In Canada, 1 in 10 people has a speech, language, or hearing problem. You or someone you know could be suffering from one of many conditions.
To combat these disorders, you may consider speech therapy. While speech therapy can't completely eradicate the condition, it can help you cope with any struggles that you may be having in daily communication.
What Are Speech Disorders?
A speech disorder is any condition that makes it difficult for a person to create or form words and/or sounds that are necessary for communication. There are multiple kinds of speech disorders that all come with different signs and symptoms.
In adults, there are several common types of speech impairment disorders. However, there are four main categories of speech disorders to consider:
- Spasmodic dystonia
- Vocal disturbances
Apraxia, also known as AOS, is a common neurological disorder. The effects of the disorder make it difficult for the patient to speak correctly.
Another common speech impairment is dysarthria. Common after strokes, dysarthria describes slurred or choppy speech.
Other conditions like spasmodic dysphonia may cause your voice to become hoarse, airy, and tight.
On the other hand, some conditions are structural rather than functional issues. Vocal disturbance conditions cause a change in the sound of your speech due to changes in the shape of your vocal cords.
If you don't seek help for your speech impairment, it is likely to get worse over time. You have to talk to a trained medical professional about getting the right diagnosis and proper treatment. The sooner you have a professional assess your speech, the better your outcome will potentially be.
How Are Speech Disorders Diagnosed?
In order to diagnose your speech impairment, your physician is going to ask a bunch of questions about your current and past medical history. They'll then ask about and evaluate your symptoms, signs, and other important information.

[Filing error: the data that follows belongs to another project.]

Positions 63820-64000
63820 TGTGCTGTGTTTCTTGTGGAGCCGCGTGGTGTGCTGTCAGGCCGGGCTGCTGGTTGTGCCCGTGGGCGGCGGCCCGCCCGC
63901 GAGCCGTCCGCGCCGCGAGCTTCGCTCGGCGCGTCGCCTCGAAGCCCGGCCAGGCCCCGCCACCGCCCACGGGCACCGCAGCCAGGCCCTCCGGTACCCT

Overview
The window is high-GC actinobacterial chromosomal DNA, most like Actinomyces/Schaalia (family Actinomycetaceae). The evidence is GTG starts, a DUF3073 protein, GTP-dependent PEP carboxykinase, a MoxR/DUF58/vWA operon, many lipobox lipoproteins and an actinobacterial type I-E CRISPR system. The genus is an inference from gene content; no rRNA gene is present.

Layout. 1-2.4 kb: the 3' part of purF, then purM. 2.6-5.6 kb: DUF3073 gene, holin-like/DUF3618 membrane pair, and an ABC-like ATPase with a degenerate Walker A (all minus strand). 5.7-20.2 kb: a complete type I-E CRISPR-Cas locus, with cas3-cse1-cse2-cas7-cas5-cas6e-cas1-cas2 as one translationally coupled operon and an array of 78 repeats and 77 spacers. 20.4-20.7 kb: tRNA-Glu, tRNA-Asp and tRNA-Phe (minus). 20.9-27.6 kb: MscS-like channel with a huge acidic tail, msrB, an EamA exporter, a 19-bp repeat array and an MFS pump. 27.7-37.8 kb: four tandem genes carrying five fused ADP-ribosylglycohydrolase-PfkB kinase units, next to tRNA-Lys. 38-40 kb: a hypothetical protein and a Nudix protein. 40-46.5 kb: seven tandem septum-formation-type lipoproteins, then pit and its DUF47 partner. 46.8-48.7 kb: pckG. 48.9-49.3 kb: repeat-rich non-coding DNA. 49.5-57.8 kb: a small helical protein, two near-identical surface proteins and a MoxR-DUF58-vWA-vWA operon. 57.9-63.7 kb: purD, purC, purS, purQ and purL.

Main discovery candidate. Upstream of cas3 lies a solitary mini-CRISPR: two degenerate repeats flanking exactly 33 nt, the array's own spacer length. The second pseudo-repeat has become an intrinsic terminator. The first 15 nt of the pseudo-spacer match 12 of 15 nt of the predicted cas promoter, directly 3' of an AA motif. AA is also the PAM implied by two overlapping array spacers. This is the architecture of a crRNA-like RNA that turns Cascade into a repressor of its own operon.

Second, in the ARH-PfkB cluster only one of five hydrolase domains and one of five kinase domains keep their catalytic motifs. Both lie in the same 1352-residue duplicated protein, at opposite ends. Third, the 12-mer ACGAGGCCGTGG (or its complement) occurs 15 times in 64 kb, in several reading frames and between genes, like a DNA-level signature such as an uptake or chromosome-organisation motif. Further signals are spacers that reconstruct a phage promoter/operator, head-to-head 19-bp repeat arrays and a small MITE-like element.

It's also likely that your physician will have you answer questions or repeat phrases to assess your speaking ability and comprehensive capabilities. This evaluation can help your physician figure out what kind of speech impairment you have.
Depending on your medical history and physical exam, your physician may order one or several of these tests:
- X-ray of the head and neck
- CT of the head and neck
- MRI of the head and neck
- Electrical current tests
- Blood tests
- Urine tests
After getting the results, you and your physician can determine the next steps to take.
What Causes Speech Disorders?
Because creating speech is a complex process, speech disorders can occur due to different kinds of conditions. They may be related to neural processes, muscular disorders, or another layer of problems.
Here are some of the most common causes:
- Brain damage
- Vocal cord damage
- Vocal cord paralysis
- Vocal polyps
- Vocal nodules
- Respiratory weakness
- Muscle weakness
Some of these problems are structural while others are functional.
If you or someone you know has a speech disorder, it may help to understand where it came from and how it developed.
Symptoms of Speech Disorders
The symptoms of speech disorders will vary based on the kind of speech disorder that you're talking about. However, there are some common signs that someone has a speech disorder:
- Repeating sounds such as stutters
- Adding extra sounds
- Adding extra words
- Making words longer than they should be
- Making jerking movements while talking
- Blinking often while talking
- Becoming frustrated while trying to talk
- Hearing distorted sounds while talking
- Having a hoarse or raspy voice
If you or someone you know is displaying these symptoms, alert a doctor as soon as possible. Whether the patient is a child or an adult, they should get treatment quickly.
Speech Therapist vs Speech Pathologist
A speech-language pathologist gets their training at a university. They have the education and training necessary to assess and treat patients with speech difficulties.
The term "speech therapist" is the old term for speech-language pathologists. The title of "speech-language pathologist" is preferred because it is more accurate.
Speech-language pathologists focus on all aspects of communication rather than just speech.
What Is Speech-Language Pathology?
Speech-language pathology is the field of expertise in communications.
Experts in speech-language pathology work to assess, diagnose, and treat all kinds of communication disorders. This includes conditions affecting speech, language, social cues, cognitive cues, and swallowing.
Who Can Speech-Language Pathology Benefit?
Speech-language pathologists can help a variety of patients with a variety of medical conditions. Depending on the condition that a patient presents with, a speech-language pathologist may be able to alleviate or completely solve a communication problem.